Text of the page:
In comparison to other studies that suggest colchicine might reduce cardiovascular disease, Cai et al reported that colchicine dispensing in men with gout who have no history of previous cardiovascular disease was associated with an increased risk of cardiovascular events. Importantly, studies examining the role of colchicine in cardiovascular disease have used regular low dose colchicine (0.5 mg) daily for long periods.2 One meta-analysis reported a 32% reduction in the composite of cardiovascular mortality, myocardial infarction, ischaemic stroke, and urgent coronary revascularisation with this approach.9 In the current study, Cai and researchers6 were unable to determine whether colchicine dispensing was for flare prophylaxis or flare treatment. Compared with studies of cardiovascular disease, when used to treat gout flares, colchicine is only used for a short period (ie, days), and the proinflammatory state induced by the gout flare might negate any protective effects on cardiovascular disease risk by colchicine. Although the results need to be interpreted with caution, the evidence gives further weight to the need to manage gout appropriately with urate-lowering treatment in a treat-to-target urate fashion to prevent gout flares and thereby avoid the need for colchicine.
Although studies have shown that gout can be effectively managed with urate-lowering treatment, ensuring that target concentrations of urate are met and maintained has proved difficult in routine clinical practice. For Māori and Pasifika people, who have the highest prevalence of gout in the world, the urgency to transform health engagement dominated by western processes and remove the barriers creating inequity has always been pressing.10 Health systems have systemically not delivered a resolution for a health condition that should be manageable. Should further evidence be required, this study adds to the previous layers to demand gout prevention and reduce cardiovascular disease risk and deaths.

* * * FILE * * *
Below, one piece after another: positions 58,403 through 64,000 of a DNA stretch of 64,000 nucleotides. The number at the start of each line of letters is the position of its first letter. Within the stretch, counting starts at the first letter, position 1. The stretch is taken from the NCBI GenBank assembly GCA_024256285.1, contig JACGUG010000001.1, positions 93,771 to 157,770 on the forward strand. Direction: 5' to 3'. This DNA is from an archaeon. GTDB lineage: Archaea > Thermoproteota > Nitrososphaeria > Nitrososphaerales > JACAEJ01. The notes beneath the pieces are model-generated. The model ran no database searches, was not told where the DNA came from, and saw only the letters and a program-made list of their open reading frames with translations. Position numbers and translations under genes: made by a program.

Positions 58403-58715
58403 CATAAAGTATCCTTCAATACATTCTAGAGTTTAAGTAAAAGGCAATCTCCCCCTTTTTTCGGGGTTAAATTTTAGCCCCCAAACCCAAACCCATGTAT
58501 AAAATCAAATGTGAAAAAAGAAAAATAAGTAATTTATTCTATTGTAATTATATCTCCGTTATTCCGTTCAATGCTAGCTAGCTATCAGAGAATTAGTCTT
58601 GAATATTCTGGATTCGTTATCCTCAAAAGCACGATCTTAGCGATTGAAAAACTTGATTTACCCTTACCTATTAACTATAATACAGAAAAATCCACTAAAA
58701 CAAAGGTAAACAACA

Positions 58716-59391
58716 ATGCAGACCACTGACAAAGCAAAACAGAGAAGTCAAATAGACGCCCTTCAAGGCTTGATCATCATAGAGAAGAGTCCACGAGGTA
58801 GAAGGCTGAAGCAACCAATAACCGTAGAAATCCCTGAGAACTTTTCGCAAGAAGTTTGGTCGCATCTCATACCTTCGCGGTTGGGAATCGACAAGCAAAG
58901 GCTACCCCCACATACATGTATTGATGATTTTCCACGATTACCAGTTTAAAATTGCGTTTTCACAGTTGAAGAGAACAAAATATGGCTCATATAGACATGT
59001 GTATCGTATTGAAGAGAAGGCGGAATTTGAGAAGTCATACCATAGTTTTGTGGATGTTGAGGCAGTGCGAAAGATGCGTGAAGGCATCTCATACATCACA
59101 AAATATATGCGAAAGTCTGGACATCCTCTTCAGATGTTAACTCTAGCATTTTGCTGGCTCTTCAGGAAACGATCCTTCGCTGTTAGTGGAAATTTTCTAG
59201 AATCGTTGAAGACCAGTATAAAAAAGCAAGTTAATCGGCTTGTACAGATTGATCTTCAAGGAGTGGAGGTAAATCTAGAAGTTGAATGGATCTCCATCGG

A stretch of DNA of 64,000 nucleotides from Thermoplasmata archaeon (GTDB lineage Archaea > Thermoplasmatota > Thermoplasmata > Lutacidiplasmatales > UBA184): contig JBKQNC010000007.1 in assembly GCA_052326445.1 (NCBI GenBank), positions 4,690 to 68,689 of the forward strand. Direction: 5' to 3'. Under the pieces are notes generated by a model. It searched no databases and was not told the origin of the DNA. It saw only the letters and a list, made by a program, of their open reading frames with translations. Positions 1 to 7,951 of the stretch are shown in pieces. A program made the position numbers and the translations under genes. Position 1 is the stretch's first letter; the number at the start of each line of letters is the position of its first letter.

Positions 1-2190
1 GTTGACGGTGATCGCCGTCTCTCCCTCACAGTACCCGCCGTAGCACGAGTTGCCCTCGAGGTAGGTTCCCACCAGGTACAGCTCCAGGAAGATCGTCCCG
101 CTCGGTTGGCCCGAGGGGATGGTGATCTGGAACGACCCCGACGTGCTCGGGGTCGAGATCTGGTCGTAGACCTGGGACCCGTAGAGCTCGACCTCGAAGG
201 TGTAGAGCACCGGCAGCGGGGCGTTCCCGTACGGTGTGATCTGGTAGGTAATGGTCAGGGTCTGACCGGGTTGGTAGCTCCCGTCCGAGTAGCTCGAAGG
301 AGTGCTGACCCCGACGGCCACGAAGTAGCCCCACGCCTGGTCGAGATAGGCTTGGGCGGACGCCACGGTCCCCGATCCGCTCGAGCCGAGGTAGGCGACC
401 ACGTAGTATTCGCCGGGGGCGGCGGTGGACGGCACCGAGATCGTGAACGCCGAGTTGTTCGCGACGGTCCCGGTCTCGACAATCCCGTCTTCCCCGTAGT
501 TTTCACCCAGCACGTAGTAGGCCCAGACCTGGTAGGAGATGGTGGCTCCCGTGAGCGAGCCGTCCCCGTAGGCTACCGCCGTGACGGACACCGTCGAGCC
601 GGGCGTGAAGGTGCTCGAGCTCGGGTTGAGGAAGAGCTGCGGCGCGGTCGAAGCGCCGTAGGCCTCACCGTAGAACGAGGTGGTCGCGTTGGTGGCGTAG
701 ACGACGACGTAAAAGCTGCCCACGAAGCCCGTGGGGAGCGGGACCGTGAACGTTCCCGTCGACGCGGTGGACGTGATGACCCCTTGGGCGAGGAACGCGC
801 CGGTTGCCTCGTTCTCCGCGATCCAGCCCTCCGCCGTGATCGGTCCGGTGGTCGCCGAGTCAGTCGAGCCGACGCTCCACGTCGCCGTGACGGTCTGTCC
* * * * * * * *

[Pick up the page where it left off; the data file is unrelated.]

Action must now focus on strategies to implement and maintain urate-lowering treatments that eliminate, rather than increase, health inequities, particularly for Indigenous populations. Prioritisation of equity to access and reducing the barriers to regular urate-lowering treatment will require healthcare providers and systems to transfer power to Indigenous populations to develop culturally appropriate and acceptable strategies. If strategies are to be systematically studied, Indigenous peoples' knowledge and worldview must be valued throughout all phases of study design, incorporating data and tissue sample sovereignty, equal explanatory power, and strengthened reporting involving Indigenous people.11 The time to achieve optimal management of gout has passed. Accepting the status quo is accepting a decrease in life expectancy, disproportionately burdened on Māori and Pasifika people in Aotearoa New Zealand.
Contributors LS and LTK co-wrote the manuscript and both approved the final version.
Competing interests Competing interests: We have read and understood the BMJ policy on declaration of interests and declare the following interests: none.
Provenance and peer review Commissioned; not externally peer reviewed.